Small is a Big Advantage: A People-First Guide for Small Businesses Managing Big Change

Around the world, businesses are suffering. Shuttered stores, empty restaurants, furloughed employees.

Amongst the gloom, some of the most powerful stories are coming from small businesses. Entrepreneurs are making dynamic pivots and rapidly deploying new innovations to chart a fresh path through the mess.

LOCAL is a small business working inside some of the biggest and best companies in the world, helping employees’ large communities navigate culture, structure, and technology change.

For us, these stories prompted a question: How can we use what we know about big company culture to codify opportunities for EVERY small business to ride through this change?

During times of change, people are asking three things: How can this help me, my community, and the wider world?

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Below, we put this model to work to identify ways any small business could use its speed and agility to survive and thrive during COVID-19.

A people-first guide to small businesses managing big change

How can you help your customers get through this?

  • Sell the future. We are all looking to the time when we can return to our lives, our friends, our favorite places. Smart entrepreneurs are packaging up this return to normalcy as pre-bought meals and “coffee futures.”
  • Lower the barrier. People aren’t ignoring you; there’s just more noise and confusion. Stop advertising and start solving problems. Even a simple solution like pre-order with a sanitized collection station can help you stand out.
  • Go to them. People love what you do, not where you do it. If your physical location is closed, what can you still do? Look at the chefs now cooking take-out meals from home and musicians putting on virtual gigs.

How are you keeping your community together?

  • Give them inspiration. Right now, we are being bombarded with facts and details, often in conflict with each other. The pain we are all feeling comes in part from a loss of hope. What community story can you tell to bring hope back?
  • Fill the gaps. Show that you are not just keeping yourself afloat. Use your agility to find and fill what your community is missing. Your restaurant could become a fresh food market. Your Instagram a community hub.
  • Celebrate Local. In most neighborhoods, community has mattered so much. What makes your neighborhood so unique? Lean into that and help reconnect people to where they live.

How are you making the situation better for everyone?

  • Do anything that helps. We are in the middle of a huge problem, and the only way out will be lots of small actions. What can you do with your free time, spare inventory, or creativity that will help others?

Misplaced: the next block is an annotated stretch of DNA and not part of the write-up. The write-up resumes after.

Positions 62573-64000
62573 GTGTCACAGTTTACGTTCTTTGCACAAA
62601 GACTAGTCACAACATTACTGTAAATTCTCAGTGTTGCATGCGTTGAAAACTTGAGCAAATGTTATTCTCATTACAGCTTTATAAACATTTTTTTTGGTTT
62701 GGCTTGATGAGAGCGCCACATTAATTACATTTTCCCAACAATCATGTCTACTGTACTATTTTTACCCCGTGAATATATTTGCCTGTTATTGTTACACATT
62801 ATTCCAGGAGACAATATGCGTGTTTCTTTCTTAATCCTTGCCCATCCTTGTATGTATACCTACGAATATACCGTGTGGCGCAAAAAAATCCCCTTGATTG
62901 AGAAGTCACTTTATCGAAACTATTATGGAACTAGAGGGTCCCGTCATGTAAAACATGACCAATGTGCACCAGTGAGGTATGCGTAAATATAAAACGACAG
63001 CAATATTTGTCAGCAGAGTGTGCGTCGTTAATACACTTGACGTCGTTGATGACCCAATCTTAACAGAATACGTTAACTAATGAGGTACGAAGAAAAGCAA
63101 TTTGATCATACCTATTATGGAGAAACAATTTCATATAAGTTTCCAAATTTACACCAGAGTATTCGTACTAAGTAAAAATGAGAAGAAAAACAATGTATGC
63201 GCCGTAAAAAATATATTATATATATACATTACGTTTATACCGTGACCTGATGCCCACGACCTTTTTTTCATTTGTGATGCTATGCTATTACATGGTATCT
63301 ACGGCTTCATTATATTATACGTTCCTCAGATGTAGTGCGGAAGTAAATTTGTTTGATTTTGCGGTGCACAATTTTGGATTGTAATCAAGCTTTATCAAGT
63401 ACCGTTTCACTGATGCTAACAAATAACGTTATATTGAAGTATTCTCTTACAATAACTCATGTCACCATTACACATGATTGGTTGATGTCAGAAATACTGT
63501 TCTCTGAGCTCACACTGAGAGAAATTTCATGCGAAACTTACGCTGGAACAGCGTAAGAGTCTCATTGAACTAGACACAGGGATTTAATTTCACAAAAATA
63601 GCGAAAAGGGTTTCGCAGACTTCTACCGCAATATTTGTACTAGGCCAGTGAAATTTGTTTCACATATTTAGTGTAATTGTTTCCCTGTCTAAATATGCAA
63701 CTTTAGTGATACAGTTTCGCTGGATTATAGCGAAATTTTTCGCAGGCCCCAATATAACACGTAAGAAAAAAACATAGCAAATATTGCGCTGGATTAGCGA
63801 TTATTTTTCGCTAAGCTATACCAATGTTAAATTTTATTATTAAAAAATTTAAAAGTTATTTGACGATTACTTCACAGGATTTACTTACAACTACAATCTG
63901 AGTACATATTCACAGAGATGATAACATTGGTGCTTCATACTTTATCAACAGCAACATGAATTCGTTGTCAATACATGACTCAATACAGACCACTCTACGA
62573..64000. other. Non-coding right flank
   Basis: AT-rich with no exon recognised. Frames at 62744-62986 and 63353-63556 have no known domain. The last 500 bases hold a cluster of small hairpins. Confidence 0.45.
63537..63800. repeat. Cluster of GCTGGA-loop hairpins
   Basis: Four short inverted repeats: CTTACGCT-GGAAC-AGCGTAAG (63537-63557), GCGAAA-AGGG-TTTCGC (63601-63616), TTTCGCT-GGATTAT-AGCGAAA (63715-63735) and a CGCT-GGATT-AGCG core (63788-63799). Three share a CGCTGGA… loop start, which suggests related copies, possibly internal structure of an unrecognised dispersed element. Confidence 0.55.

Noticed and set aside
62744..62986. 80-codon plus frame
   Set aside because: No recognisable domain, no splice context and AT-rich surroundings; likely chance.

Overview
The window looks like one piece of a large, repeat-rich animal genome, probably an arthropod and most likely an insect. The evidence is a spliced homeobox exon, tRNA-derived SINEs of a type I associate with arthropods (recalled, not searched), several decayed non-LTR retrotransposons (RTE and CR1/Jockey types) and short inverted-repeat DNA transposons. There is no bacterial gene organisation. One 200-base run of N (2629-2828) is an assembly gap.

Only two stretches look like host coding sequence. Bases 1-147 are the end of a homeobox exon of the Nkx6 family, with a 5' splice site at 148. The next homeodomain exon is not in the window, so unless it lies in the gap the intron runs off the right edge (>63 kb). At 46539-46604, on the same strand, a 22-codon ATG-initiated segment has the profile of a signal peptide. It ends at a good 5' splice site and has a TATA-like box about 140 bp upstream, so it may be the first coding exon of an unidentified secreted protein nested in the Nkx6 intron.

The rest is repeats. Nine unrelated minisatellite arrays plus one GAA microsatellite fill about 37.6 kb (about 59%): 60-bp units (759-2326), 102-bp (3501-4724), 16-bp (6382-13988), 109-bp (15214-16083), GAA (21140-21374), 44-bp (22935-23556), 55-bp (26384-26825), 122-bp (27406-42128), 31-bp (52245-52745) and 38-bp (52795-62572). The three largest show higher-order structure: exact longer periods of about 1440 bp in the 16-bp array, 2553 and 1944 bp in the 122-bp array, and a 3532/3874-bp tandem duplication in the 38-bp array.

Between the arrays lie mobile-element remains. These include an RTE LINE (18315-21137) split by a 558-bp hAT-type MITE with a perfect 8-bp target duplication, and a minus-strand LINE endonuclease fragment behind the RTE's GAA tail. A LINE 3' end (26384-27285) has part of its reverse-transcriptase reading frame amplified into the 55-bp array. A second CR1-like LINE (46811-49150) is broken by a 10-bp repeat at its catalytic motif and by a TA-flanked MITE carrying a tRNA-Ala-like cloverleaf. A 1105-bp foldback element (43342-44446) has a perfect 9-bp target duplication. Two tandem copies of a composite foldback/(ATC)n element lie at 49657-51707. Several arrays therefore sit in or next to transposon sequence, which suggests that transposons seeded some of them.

• Give away knowledge. There’s no such thing as competition right now. Another entrepreneur is facing the same problem you just solved. Share what you know as freely and widely as you can.
  • Put your people first. With millions unemployed, keeping your people paid, supported, and working matters. Are you adapting to shift work, creating new roles, flexing for homeschooling? If so, celebrate these small wins.

Brighter days ahead

When there’s chaos or crisis, your culture is all you have. And protecting your company means putting your culture, clients, and community first.

How you and your people respond today will be who you are tomorrow. Because COVID-19 will leave everything changed.

Neil Bedwell is a Founding Partner and President at LOCAL, a Change Marketing™ consultancy building culture, employee experience, and internal communication programs for some of the world's best companies.

His marketing career spans 20 years running work, teams, and agencies in London, Amsterdam, San Francisco, and Atlanta. Before founding LOCAL, Neil led global digital strategy at Coca-Cola and ran the brand’s digital program for the 2014 FIFA World Cup in Brazil.

Neil is a passionate advisor, instructor, writer, and speaker on marketing disruption and the “people-first” future of work. Over the last few years he’s featured on stages and pages in a wide variety of places, including General Assembly, Forbes, The Adobe Summit, SXSW, IAB Mexico, The Economist Big Rethink, ACMP, Worldz, DisruptHR, and SDX San Diego.

Alongside a busy working life, Neil is proud dad and husband, with a passion for building and racing rusty old cars.

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